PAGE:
Autogas Gains Momentum in Pakistan

By Belal Jabbar, CEO, Noor LPG

After a hiatus of almost a year, the Autogas market seems to be gaining momentum in Pakistan. The first Autogas station was set up last year in the city of Sialkot by Noor LPG and since then, three more stations have become operational this year.

These stations are situated in the following places: One, in the northern city of Muzaffarabad set up by Progas, the second in the cultural heart of Pakistan, Lahore by Pakistan State Oil (PSO) and the third in the country’s largest city, Karachi by Hascol. Both PSO and Hascol are Oil Marketing Companies.

Although the Autogas market accounts for nearly 40% of the LPG consumed in Pakistan, its use has been primarily based on decanting of LPG from one cylinder to another.

Unlike most countries where LPG has emerged as a popular alternative either as a result of favorable taxation policies or outright subsidies, the demand in Pakistan has been growing due to shrinkage of the CNG sector.

Pakistan currently boasts the highest number of CNG vehicles worldwide, but all that is changing with the depletion of gas reserves and the narrowing of the price gap with petrol. The CNG sector has also been struggling due to its ill planned development which saw the creation of as many as ten stations next to one another. Competition between the stations led to severe malpractices such as under filling and escalated pressure on supply of gas from the utility companies.

Constraints in the CNG sector have turned the spotlight on Autogas. Pakistan State Oil is the country’s largest oil marketing company operating more than 3800 retail outlets. Its entry into the Autogas business is of significant importance to the industry and has attracted the interest of other oil marketing companies such as Hascol. PSO has identified several sites on which it can establish Autogas facilities.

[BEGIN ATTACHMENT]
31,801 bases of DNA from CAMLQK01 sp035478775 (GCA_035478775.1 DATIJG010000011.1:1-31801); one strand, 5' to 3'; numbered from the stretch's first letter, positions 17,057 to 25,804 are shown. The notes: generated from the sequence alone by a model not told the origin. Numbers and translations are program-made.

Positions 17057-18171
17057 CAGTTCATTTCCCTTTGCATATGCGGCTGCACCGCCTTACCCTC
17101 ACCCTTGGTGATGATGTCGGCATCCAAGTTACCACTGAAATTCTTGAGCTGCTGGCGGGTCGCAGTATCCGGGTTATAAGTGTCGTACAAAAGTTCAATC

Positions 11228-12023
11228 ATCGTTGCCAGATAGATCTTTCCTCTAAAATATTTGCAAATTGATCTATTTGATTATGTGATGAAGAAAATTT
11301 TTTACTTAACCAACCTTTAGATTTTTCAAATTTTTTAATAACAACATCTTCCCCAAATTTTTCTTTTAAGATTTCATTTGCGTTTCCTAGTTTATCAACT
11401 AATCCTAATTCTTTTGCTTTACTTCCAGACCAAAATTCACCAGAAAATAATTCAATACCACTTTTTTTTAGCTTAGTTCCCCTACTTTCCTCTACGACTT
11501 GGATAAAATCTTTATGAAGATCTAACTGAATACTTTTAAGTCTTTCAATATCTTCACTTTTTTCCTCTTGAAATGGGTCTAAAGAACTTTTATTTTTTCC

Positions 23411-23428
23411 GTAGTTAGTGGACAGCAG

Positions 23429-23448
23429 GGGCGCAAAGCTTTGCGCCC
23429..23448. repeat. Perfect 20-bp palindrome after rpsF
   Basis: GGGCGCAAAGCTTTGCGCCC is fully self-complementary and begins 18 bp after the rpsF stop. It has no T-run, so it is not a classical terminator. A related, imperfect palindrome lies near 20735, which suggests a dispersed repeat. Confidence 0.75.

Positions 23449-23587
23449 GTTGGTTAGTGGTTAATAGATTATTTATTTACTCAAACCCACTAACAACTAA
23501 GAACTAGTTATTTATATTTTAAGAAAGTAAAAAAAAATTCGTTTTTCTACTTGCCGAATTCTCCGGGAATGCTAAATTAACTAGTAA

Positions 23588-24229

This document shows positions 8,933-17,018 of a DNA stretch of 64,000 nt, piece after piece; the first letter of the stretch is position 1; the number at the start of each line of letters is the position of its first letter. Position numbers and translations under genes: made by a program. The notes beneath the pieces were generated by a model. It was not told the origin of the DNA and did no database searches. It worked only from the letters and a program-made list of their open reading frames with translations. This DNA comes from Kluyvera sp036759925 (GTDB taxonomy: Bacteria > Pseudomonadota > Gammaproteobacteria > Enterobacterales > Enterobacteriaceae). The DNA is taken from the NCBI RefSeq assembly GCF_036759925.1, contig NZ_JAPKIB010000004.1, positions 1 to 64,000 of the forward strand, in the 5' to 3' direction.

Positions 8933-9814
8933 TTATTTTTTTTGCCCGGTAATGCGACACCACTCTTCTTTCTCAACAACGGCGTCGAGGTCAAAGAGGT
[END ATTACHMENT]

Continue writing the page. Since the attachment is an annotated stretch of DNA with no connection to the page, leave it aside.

The success of the Autogas market will largely depend on the policies of the Government. A recent proposal to impose a petroleum levy on LPG has severely dampened the interest of many investors as it would make the difference between Autogas and Petrol negligible.

Meanwhile a new LPG Policy in the works has allowed CNG stations to establish Autogas facilities. Pakistan has more than 3000 CNG stations and approximately ten percent of those meet the minimum area requirements for setting up Autogas facilities. Such a measure would prove to be a bonanza for the LPG industry; however the Government would have to protect the additional investment by ensuring a minimum distance is maintained between the stations.

At present 24 licenses for construction of Autogas stations in various locations across the country have been issued by the Oil & Gas Regulatory. If only the Government refrains from imposing additional taxes on LPG; Autogas may well become Pakistan’s preferred fuel of choice.

Belal can be contacted at